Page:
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November 4, 2012
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A journey around America, a journey of helping people travel the world, a journey where you are doing things for the greater good of your country, but a journey where you have to lie to everyone you love, would you make it? Many men and woman have, and I am related to one of them. His name was Walter Boyle, but my family knew him as Woody. Woody was in his mid-20’s when he joined an operation that would change his life and the shape of the Cold War. An operation that no more than 15 people every knew about when it was active (this including three spies, the president, the FBI director/ assistant, secretary of state and a few other FBI agents). Woody and a few other people were tasked with spying on the Soviet Union and several other Communist countries during the Cold War. These agents had the weight of a third world war on their shoulders and they did not fail us. It all started with a man named Morris Childs, his brother Jack, and Morris’s wife Eva. They were the front runners; they were the ones who had to travel in and out of Russian and Chinese lines. They risked their lives, but they wouldn’t have even had the chance to do that if they didn’t have Woody. Woody was their handler. He was the one who would set things up and get the Childs’ in and out of the country without anyone knowing. Not even the president knew what was going on in Operation Solo (Nixon did eventually know about the project, but Eisenhower never did).
It’s almost seems like living in a movie. The idea of sneaking in and out of the country, saving the world, it sounds like the job of a life time, but being a spy/handler is much harder than just sneaking around. You also have to lie to everyone you love. No one could know what you really did. Right before he died Morris and Eva had a book written about Operation Solo. In this book Woody talks about how hard it was to lie to everyone and how bad he felt for his wife who knew nothing. He talked about how if he died in action his wife would learn nothing about how or why until the operation was over. He and his wife never had children of their own, but through adoption they had six children. He was their dad and he couldn’t even tell them what he truly did for a living. He could never take his kids to work or release the stress of his day by talking about it to his wife. This broke his heart, but he knew that what he was doing for his country was very important to more people than just his family. He stayed with Operation Solo so that his children would not have to go through and fight in a World War Three.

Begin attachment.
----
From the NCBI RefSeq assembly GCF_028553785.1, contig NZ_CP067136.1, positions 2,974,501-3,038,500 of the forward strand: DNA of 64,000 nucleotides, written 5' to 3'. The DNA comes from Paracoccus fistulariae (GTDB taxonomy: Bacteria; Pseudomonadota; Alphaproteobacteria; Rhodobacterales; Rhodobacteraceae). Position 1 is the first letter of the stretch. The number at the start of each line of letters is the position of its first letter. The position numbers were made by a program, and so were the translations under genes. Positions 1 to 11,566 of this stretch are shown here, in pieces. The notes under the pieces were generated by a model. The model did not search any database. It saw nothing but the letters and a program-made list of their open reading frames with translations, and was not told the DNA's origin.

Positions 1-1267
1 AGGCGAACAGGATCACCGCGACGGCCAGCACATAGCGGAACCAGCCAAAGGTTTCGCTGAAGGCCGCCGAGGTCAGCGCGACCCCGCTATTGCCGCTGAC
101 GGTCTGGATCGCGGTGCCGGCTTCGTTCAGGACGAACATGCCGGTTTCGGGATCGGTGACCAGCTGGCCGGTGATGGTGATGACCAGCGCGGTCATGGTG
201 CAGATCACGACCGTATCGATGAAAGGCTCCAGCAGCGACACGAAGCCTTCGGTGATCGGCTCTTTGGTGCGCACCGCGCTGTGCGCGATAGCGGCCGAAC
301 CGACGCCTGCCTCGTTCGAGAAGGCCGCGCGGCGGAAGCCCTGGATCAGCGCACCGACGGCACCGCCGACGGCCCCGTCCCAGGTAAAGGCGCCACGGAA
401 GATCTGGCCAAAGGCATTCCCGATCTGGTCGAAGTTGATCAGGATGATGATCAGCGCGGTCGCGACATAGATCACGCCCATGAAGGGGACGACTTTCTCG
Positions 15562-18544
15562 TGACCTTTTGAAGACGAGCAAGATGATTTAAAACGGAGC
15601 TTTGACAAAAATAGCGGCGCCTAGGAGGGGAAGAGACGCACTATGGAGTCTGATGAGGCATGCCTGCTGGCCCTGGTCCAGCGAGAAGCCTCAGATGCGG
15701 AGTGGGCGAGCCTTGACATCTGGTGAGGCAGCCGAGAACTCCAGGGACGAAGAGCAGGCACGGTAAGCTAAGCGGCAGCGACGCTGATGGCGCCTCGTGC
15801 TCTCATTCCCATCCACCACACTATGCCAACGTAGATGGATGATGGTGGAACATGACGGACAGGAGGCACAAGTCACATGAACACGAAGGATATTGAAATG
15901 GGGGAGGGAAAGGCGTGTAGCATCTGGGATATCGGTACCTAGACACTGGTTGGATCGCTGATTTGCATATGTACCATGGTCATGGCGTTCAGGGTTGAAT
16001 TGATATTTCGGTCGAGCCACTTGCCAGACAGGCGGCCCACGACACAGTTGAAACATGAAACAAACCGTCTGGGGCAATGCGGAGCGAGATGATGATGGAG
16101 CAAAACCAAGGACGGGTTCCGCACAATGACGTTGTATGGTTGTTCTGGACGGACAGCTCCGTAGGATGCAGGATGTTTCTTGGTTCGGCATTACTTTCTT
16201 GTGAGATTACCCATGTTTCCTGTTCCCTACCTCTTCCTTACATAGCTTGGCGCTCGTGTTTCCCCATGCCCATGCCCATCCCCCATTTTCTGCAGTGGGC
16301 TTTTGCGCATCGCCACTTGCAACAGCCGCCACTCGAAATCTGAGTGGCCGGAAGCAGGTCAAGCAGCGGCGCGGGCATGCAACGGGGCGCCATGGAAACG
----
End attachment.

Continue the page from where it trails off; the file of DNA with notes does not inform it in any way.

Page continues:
Sadly no one in my family got to talk to Woody about his job and how he felt about, since we didn’t even truly know what he did until he died, but Carl Freemen said in the book Operation Solo “Walter was loved by most people on the job, and no one loved him more that Morris and Eva. He was like their son. If he was taken off the mission they said they would be done.” No one in my family knew him as Walter the handler, but instead as Woody, “the guy who disappeared out of town, who nobody knew what he did or when he would be home or on the road.”- Bob Stanis. Most people in my family thought Woody had another family somewhere else, but that wasn’t the case. When Woody retired and my family found out he had been working for the FBI, they were shocked, but not as shocked as when the book Operation Solo came out and we found out that he was not only an FBI agent, but a handler and analyst who helped shape America’s direction leading to the downfall of the Soviet Union.

Woody journeyed through the tough mental stage of lying to everyone. He worked hard to make America a safer place and helped save the world from a third world war. He did a job very few could. “Some people take journeys that are very similar to others, but very few have taken a journey like his.” – Bob

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MGannon said...
Aug. 6, 2016 at 4:53 pm
Woody was a very dear cousin of my Dad. We should connect. Woody was a very good guy. I even know how he got his name Woody. His baby sis couldn't say Walter. Pronounced it Woody. Stories of your Pa are priceless. We are blessed xoxo
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